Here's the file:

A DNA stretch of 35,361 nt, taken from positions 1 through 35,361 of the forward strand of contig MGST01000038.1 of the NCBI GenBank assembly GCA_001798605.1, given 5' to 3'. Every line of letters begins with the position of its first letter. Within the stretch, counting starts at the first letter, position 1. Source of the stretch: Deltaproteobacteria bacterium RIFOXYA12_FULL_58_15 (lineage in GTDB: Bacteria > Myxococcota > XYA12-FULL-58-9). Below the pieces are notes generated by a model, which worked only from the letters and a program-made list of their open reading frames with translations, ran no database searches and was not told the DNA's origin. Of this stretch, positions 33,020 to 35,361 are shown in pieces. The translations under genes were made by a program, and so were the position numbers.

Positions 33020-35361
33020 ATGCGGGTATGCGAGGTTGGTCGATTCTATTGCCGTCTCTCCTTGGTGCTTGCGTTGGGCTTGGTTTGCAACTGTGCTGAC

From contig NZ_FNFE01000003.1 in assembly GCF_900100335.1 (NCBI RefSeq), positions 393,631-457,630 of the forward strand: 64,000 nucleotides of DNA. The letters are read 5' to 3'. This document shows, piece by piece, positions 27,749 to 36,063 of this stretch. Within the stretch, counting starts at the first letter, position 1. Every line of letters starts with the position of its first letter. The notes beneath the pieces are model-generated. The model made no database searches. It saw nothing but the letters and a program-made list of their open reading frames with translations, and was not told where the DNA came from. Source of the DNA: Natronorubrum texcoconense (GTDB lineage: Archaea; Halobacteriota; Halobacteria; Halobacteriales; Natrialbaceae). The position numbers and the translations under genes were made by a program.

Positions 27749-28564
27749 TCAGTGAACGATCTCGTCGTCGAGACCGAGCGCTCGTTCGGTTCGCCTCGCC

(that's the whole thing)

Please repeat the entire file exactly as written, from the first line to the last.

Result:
A DNA stretch of 35,361 nt, taken from positions 1 through 35,361 of the forward strand of contig MGST01000038.1 of the NCBI GenBank assembly GCA_001798605.1, given 5' to 3'. Every line of letters begins with the position of its first letter. Within the stretch, counting starts at the first letter, position 1. Source of the stretch: Deltaproteobacteria bacterium RIFOXYA12_FULL_58_15 (lineage in GTDB: Bacteria > Myxococcota > XYA12-FULL-58-9). Below the pieces are notes generated by a model, which worked only from the letters and a program-made list of their open reading frames with translations, ran no database searches and was not told the DNA's origin. Of this stretch, positions 33,020 to 35,361 are shown in pieces. The translations under genes were made by a program, and so were the position numbers.

Positions 33020-35361
33020 ATGCGGGTATGCGAGGTTGGTCGATTCTATTGCCGTCTCTCCTTGGTGCTTGCGTTGGGCTTGGTTTGCAACTGTGCTGAC

From contig NZ_FNFE01000003.1 in assembly GCF_900100335.1 (NCBI RefSeq), positions 393,631-457,630 of the forward strand: 64,000 nucleotides of DNA. The letters are read 5' to 3'. This document shows, piece by piece, positions 27,749 to 36,063 of this stretch. Within the stretch, counting starts at the first letter, position 1. Every line of letters starts with the position of its first letter. The notes beneath the pieces are model-generated. The model made no database searches. It saw nothing but the letters and a program-made list of their open reading frames with translations, and was not told where the DNA came from. Source of the DNA: Natronorubrum texcoconense (GTDB lineage: Archaea; Halobacteriota; Halobacteria; Halobacteriales; Natrialbaceae). The position numbers and the translations under genes were made by a program.

Positions 27749-28564
27749 TCAGTGAACGATCTCGTCGTCGAGACCGAGCGCTCGTTCGGTTCGCCTCGCC